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While the ADA does not require an employer to inquire whether an employee needs reasonable accommodation, the FMLA does require an employer to reasonably determine whether the FMLA may apply to a leave request which does not even mention the FMLA. This burden can be very onerous on an employer as one can see in a recent New York case, Coutard v. Mun. Credit Union, 2017 U.S. LEXIS 2322 (2ndCir. February 9, 2017).
The facts were very simple. The plaintiff worked for MCU, a financial institution, and on January 22, 2013, plaintiff took leave from MCU to care for his 82-year-old grandfather, who had been taken to a hospital on January 22, 2013. Mr. Coutard’s grandfather was discharged from the hospital on January 23, 2013 with bronchitis, but Coutard believed his grandfather, Mr. Dumond, was seriously ill and should not be left unattended. He sought leave until he could obtain the assistance of a home health aide.
When Mr. Coutard requested leave, he did not mention that he had been raised by Dumond beginning at age four when Coutard’s father died, until age 14. MCU advised Coutard that the FMLA did not apply to grandparents and declined the request for leave. It is undisputed that the term “parent” includes not only a biological parent but also “an individual who stood in loco parentis to an employee when the employee was a son or daughter.” 29 U.S.C. 2613.
MCU also suggested that Coutard apply for a short-term leave of absence under a separate MCU personnel policy. Coutard did not make any such application and was terminated on February 4, 2013. Coutard later sued for interference with his FMLA rights.
The federal district court ruled in favor of MCU but the Second Circuit Court of Appeals reversed based on the following language:
[W]e conclude that the obligation of an employee to give notice of his need for FMLA leave is not the obligation, imposed by the district court on Coutard, to provide the employer with all of the necessary details to permit a definitive determination of the FMLA’s applicability at or before the time of the request. Rather, in the absence of a request for additional information, an employee has provided sufficient notice to his employer if that notice indicates reasonably that the FMLA may apply.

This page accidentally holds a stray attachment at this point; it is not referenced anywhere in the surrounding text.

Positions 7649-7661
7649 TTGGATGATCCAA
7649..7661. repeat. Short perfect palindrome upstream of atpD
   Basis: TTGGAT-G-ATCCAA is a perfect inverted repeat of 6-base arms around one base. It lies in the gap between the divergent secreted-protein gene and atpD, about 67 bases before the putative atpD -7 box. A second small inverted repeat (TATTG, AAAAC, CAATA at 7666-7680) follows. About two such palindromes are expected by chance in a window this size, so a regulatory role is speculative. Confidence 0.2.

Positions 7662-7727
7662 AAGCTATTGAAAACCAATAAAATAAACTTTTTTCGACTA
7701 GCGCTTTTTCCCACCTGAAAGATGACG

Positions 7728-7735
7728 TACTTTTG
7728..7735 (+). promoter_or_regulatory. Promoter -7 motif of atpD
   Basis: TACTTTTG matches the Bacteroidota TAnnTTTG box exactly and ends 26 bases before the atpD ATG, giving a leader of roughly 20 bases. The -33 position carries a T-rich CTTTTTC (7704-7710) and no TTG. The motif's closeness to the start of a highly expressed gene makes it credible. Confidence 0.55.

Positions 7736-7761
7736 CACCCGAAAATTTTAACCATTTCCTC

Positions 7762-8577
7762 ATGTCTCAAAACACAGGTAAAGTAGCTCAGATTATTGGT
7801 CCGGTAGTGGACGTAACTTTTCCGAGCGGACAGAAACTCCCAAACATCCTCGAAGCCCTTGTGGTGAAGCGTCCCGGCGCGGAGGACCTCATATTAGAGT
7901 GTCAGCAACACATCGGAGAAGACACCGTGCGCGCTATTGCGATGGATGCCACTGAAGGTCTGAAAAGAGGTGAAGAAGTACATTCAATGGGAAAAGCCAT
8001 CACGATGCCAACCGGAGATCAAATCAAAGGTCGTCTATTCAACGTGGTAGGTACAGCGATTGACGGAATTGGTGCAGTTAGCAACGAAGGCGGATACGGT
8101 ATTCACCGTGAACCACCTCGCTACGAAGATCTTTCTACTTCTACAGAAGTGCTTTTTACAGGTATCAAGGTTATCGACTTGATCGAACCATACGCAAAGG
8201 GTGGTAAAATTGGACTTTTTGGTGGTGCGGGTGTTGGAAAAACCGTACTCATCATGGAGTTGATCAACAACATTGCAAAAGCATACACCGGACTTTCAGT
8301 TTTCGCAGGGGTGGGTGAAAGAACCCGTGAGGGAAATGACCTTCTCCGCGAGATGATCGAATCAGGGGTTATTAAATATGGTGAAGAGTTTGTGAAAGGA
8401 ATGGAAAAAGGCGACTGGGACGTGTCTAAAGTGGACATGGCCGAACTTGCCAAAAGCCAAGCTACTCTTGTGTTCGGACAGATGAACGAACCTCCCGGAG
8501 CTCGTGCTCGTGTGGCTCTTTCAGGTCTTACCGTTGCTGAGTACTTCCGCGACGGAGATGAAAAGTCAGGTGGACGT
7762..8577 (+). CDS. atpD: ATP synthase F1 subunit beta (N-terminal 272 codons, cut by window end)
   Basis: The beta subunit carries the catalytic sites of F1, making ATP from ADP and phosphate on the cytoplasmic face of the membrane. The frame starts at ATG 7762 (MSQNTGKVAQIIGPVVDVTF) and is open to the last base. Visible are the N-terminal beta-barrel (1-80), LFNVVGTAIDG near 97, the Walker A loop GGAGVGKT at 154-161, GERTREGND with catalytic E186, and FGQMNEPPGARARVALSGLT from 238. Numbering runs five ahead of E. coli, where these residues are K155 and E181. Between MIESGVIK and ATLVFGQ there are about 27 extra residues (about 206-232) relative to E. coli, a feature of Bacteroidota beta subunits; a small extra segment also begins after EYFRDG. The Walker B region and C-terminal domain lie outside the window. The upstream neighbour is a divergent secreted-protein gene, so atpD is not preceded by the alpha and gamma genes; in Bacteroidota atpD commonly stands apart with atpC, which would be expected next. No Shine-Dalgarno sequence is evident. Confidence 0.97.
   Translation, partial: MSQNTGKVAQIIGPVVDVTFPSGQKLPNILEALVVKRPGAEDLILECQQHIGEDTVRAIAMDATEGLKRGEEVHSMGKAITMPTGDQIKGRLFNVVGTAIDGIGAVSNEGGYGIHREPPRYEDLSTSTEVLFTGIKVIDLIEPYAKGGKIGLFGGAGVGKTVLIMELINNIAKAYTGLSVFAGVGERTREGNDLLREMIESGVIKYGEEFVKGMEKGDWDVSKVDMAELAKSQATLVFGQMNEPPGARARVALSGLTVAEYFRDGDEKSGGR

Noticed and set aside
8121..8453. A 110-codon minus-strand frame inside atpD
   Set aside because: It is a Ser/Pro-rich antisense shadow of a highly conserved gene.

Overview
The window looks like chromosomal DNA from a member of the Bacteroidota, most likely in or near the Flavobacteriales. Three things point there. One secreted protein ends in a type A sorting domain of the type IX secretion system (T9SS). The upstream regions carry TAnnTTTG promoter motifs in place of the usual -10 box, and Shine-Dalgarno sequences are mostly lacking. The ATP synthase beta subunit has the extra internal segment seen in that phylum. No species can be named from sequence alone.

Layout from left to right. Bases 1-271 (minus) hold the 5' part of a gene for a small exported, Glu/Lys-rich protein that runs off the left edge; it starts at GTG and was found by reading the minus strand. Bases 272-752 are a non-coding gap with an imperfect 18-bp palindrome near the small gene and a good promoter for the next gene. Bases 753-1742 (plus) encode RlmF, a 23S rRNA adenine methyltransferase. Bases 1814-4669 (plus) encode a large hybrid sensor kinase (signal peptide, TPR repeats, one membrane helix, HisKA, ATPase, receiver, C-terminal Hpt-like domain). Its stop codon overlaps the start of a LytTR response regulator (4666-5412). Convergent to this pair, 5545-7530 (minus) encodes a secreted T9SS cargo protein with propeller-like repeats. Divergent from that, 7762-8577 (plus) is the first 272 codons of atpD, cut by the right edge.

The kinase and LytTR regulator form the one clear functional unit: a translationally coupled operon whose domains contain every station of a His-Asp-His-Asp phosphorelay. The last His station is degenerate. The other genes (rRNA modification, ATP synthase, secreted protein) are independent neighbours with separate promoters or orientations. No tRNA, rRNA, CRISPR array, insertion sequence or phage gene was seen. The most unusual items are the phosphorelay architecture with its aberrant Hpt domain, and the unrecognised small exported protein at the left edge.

Translation: the employer had to ask Coutard whether his grandfather raised him. In making this ruling the Court of Appeals distinguished an identical case which went the other way in favor of the employer, Sherrod v. Philadelphia Gas Works, 57 F. App’x 68 (3d. Circuit 2003). The Court distinguished the Sherrod case, which also involved leave to care for a grandparent, by saying that the Department of Labor changed regulatory language in 2009. The regulation used to say that an employee had to “explain the reasons for the needed leave so as to allow the employer to determine that the leave qualifies under the Act.” In 2009 the regulation at issue was changed to state that an employee need only provide sufficient information to indicate that the FMLA may apply. 29 C.F.R. 825.303.
While the new language seems very similar to the old language, the Second Circuit Court of Appeals felt that the change was significant. The Court concluded that this ever-so-subtle change in language shifted the obligation to the employer to ask further into the relationship between the employee and the grandfather. For these reasons, the Second Circuit Court of Appeals reversed judgment for MCU and remanded the case for trial.
The decision will come as a surprise to many employers. When an employee asks for leave to care for a grandparent and never mentions that the grandparent raised the employee, an employer will have no way to know any of this history. Only the employee knows this information. According to the Second Circuit Court of Appeals, the employer now can be held liable for violating the FMLA, as in this case, if the employer does not know the law well enough to ask further about the past relationship between the employee and his or her grandparent. The case imposes no burden on the employee to volunteer this information initially.
The reality is that this was a situation where neither party really did anything wrong. No violation should have been found. It would be unreasonable to expect the plaintiff in this case to know the in loco parentis definition of a parent under the FMLA, but the plaintiff did certainly know that his grandfather raised him for 10 years and never mentioned this. In response to the leave request, MCU offered plaintiff a leave of absence under another policy but the plaintiff never pursued that option. Yet MCU was held potentially liable for an FMLA violation for not asking detailed historical questions about the employee’s relationship with his grandparent.
John H. Geaney, Esq., is an Executive Committee Member and a Shareholder in Capehart Scatchard's Workers’ Compensation Group. Mr. Geaney concentrates his practice in the representation of employers, self-insured companies, third-party administrators, and insurance carriers in workers’ compensation, the Americans with Disabilities Act and Family and Medical Leave Act. Should you have any questions or would like more information, please contact Mr. Geaney at 856.914.2063 or by e‑mail at firstname.lastname@example.org.